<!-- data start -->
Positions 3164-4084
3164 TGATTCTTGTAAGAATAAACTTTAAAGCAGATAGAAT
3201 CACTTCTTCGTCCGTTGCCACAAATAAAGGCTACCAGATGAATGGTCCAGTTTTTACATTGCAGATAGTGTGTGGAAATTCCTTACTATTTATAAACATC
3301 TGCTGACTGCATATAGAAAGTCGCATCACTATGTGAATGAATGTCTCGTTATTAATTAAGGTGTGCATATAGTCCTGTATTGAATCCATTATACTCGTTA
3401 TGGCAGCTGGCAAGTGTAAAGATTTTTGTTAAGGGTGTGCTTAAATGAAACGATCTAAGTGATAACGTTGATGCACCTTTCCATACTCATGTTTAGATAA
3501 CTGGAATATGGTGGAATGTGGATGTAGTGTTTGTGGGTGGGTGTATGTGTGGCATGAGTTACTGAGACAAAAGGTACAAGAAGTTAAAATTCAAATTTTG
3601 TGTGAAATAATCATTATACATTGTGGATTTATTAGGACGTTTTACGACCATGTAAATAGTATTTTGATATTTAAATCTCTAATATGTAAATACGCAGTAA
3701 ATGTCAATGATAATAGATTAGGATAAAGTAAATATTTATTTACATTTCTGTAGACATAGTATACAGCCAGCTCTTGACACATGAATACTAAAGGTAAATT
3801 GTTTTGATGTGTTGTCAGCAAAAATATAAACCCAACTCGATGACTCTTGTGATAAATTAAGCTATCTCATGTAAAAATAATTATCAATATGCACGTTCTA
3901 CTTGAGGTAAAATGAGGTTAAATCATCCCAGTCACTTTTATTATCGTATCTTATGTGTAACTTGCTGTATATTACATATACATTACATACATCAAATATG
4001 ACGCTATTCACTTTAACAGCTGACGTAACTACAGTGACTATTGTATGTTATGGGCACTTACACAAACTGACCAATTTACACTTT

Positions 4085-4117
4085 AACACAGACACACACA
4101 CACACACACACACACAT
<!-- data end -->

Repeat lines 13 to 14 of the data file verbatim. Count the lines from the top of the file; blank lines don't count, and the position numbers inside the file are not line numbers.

4085 AACACAGACACACACA
4101 CACACACACACACACAT